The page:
7 In the ‘Shanghai Expo Site National Pavilions Memorial Stamp Album’, the page about Africa was entitled ‘The hottest place under sunlight’ and added that ‘Africa, the second biggest continent on Earth, covers an area of 30.22 million km², which accounts for 20.4% of the total land area. And it has a population of 1 billion (2009), which is approximately 15% of the world’s population. The name of Africa means the hottest place under sunlight.’ The real origin of the word ‘Africa’ is controversial: on the English-language Wikipedia website various hypotheses are presented: from afar (dust in Phoenician), ifri (cave in Berber) and af-rui-ka (birthplace in Egyptian) to aprica (sunny in Latin) and aphrica (without cold in Greek). See http://en.wikipedia.org/wiki/Africa#Etymology.
8 See www.padev.nl.
9 I would like to thank all the PADEV collaborators for a steep learning curve; in Africa in particular David Millar, Adama Belemviré, Francis Obeng and Richard Yeboah, and in the Netherlands Kees van der Geest, Dieneke de Groot, Wouter Rijneveld, and Fred Zaal. Among the students, Anika Altaf, Geneviève Audet-Bélanger, Roger Bymolt, Agnieszka Kazimierczuk, Aurélien Marsais and Jerim Obure deserve a special word of praise.
10 Robert Chambers is the author of many publications on participation. His book Revolutions in Development Inquiry (Eartscan, London, 2008) summarizes his life achievements. He spoke at a workshop entitled ‘Insights in Complexity’ that was organized at ICCO on September 15, 2010 (www.padev.nl, under Forum). Robert Chambers has been an inspiration to me all my academic life.
11 In the last decade it has been trying to increase its leverage by connecting to like-minded donors (particularly in Scandinavia, the UK and Ireland) and promoting donor harmonization and the coherence agendas of the OECD DAC group. See www.worldconnectors.nl for the paper on coherence by a working group that I chaired.
12 Examples are the activities of companies like Unilever, Heineken, Ahold and the Rabobank. The Netherlands-African Business Council (www.nabc.nl) plays a role in stimulating fairer, more sustainable and socially responsible relationships among the business sector in Africa.
13 I recommend Amartya Sen’s Identity and Violence: The Illusion of Destiny (W.W. Norton & Co., New York, 2006).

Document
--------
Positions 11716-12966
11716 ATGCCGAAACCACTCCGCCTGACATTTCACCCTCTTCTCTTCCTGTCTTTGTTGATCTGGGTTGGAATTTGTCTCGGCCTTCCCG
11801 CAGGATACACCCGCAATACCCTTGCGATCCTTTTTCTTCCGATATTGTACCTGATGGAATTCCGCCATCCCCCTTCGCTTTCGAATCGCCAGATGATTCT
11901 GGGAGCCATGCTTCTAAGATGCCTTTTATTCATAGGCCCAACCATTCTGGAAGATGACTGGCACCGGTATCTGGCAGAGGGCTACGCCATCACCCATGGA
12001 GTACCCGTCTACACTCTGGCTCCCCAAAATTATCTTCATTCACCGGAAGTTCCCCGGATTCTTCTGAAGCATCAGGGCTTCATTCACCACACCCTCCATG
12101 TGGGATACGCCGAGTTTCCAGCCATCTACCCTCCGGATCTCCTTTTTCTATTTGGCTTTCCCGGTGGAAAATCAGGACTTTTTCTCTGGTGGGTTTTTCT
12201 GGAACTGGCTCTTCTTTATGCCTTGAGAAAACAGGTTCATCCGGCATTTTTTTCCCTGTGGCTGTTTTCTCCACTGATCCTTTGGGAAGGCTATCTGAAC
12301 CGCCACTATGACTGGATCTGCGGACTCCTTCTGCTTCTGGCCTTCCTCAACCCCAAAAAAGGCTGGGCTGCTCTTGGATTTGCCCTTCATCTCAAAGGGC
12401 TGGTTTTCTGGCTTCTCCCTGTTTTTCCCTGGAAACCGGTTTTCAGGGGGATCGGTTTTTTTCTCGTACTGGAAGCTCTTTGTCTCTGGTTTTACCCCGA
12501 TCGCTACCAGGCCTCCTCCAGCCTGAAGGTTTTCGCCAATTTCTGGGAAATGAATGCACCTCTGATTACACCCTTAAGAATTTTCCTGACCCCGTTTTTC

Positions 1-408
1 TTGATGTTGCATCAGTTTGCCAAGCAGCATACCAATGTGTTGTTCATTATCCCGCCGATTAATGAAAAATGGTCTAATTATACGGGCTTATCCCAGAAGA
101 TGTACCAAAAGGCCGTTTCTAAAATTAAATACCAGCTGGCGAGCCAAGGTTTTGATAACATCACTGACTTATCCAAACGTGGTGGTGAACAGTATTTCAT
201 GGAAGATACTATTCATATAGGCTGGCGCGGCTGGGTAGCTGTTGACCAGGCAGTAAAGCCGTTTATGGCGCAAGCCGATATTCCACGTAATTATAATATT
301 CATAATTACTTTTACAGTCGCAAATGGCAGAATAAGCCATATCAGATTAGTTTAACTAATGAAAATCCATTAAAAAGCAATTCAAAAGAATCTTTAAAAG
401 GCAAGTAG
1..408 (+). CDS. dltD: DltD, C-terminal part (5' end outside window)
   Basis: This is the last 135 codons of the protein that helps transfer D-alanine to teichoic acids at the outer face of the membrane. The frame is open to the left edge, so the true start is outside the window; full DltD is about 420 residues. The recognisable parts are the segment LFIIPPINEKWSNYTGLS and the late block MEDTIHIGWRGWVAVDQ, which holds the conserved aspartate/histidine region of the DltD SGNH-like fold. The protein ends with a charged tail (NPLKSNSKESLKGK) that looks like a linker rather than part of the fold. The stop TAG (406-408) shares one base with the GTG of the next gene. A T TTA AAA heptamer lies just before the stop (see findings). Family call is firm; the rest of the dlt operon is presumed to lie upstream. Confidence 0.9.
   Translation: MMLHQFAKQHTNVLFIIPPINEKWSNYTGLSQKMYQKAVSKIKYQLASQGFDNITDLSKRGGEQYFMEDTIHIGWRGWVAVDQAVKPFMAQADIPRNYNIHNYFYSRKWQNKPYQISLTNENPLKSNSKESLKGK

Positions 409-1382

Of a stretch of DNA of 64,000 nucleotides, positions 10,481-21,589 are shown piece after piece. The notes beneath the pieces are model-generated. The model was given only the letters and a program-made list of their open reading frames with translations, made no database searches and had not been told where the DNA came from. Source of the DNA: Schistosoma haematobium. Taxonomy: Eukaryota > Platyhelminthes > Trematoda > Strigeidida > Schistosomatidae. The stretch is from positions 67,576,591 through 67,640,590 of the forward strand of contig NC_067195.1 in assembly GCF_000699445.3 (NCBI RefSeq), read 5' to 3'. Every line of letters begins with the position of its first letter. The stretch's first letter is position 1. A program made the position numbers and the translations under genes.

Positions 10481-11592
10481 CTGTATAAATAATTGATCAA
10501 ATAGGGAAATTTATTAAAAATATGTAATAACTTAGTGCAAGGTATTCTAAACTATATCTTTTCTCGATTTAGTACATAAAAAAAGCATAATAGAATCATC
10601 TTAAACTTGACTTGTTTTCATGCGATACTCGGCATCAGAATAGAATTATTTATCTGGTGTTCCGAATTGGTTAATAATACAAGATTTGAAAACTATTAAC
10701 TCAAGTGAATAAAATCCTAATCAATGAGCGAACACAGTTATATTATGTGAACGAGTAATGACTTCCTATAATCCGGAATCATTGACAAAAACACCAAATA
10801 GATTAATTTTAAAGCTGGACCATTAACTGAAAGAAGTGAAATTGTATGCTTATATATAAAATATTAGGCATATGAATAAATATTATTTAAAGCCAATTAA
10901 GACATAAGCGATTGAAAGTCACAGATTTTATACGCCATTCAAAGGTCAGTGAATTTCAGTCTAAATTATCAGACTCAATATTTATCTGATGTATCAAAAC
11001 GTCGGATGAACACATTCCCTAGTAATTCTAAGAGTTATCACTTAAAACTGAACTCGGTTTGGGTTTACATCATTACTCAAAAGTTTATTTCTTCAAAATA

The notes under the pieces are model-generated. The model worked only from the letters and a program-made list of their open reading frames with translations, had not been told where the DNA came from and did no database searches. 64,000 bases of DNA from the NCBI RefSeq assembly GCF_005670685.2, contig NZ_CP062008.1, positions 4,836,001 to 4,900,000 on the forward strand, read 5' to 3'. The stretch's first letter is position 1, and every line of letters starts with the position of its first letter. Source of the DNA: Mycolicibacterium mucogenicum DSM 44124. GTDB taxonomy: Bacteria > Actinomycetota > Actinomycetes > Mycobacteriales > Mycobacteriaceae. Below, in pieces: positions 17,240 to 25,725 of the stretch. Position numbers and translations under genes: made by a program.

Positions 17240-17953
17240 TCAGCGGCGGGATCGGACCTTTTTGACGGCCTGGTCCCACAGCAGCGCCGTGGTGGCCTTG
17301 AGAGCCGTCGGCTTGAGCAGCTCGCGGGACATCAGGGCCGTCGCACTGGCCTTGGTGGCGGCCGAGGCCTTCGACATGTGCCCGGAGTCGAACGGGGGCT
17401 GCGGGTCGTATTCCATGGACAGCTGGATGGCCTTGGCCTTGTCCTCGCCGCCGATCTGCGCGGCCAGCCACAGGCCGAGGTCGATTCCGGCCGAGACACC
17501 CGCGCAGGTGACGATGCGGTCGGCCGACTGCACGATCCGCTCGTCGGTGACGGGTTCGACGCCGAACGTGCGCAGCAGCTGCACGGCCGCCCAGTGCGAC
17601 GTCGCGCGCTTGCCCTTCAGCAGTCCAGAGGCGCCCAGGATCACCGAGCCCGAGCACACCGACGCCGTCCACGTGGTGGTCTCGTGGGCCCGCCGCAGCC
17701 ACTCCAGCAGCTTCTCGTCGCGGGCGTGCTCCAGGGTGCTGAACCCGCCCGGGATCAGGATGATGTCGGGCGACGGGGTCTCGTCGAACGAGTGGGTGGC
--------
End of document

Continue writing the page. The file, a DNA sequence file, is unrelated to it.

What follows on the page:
14 The book Dead Aid by Dambisa Moyo (Farrar, Straus & Giroux, New York, 2009, subtitled: Why Aid Is NotWorking and How There Is Another Way for Africa) has poured a lot of oil on the fi re. Although with many more nuances, the IOB Evaluation of the Dutch Africa Policy 1998-2006 was also quite critical. See the special issue of the Broker on ‘The Dutch Treatment’ (The Broker, February 6, 2008; www.thebrokeronline.eu).
15 Aid Watch provides interesting insight in the debate on the application of RCTs in evaluating development assistance. See http://aidwatchers.com/2009/07/development-experiments-ethical-feasible-useful/. Also in the Netherlands there is a lot of debate in circles of evaluators of development programmes, e.g. at two recent conferences, one organized by Irene Guijt and colleagues (Conference ‘Evaluation Revisited’. May 20-21, 2010,
www.cdi.wur.nl/UK/newsagenda/agenda/Improving_the_Quality_of_Evaluative_Practice_by_Embracing_Complexity.htm) and one organized by AIID and ISS (Amsterdam, October 4-7, 2010) on the Role of Impact Evaluation in Measuring the Effectiveness of Dutch Aid. See www.aiid.org.
16 It is difficult to include those who are locally regarded as very rich or very poor. The very rich are too busy or elsewhere, and the very poor tend to exclude themselves or are not readily available to attend public meetings.
17 See www.padev.nl. A brief summary: our research design consisted of five steps: (i) an inventory of development agents and their monitoring and evaluation practices; (ii) three workshops in areas with on-going major Dutch development involvement; (iii) three workshops in areas where Dutch development involvement has been considerable but is no longer very prominent; (iv) three workshops in areas that were locally regarded as areas with little external involvement and also without Dutch development involvement; and (v) follow-up activities with development agencies. Many additional research activities took place. In the workshops we gradually developed an approach with ten units: (i) Time line (30 years); (ii) Changes in capabilities/capitals: natural/physical/human/economic/ social-political/cultural; (iii) Wealth categorization: very rich/ rich/average/poor/very poor); (iv) A list of ‘projects’; their valuation and their perceived impact on capabilities (and information about the agency and ‘sector’); (v) Relations between trends (per ‘capital’ or ‘capability’) and interventions/’projects’; (vi) Selection of five best and five worst ‘projects’; (vii) A historical assessment of these five best and five worst ‘projects’; (viii) The effects of the best fi e and worst five ‘projects’ on wealth classes; (ix)An evaluation of reasons for assessing the best and worst ‘projects’; and (x) Personal and family life history forms (individual survey).
18 The capability approach merges insights from Amartya Sen and the DfID livelihoods approach. Anthony Bebbington, and Leo de Haan and Annelies Zoomers in the Netherlands are among the people who have made it a useful tool for understanding development dynamics. See, for example, L. de Haan & A. Zoomers (2005) ‘Exploring the Frontier of Livelihood Research’, Development and Change 36(1): 27-47.
19 The African Studies Centre was among the pioneers here. See, for example, W. van Binsbergen & R. van Dijk (eds), Situating Globality: African Agency in the Appropriation of Global Culture (Brill, Leiden, 2004).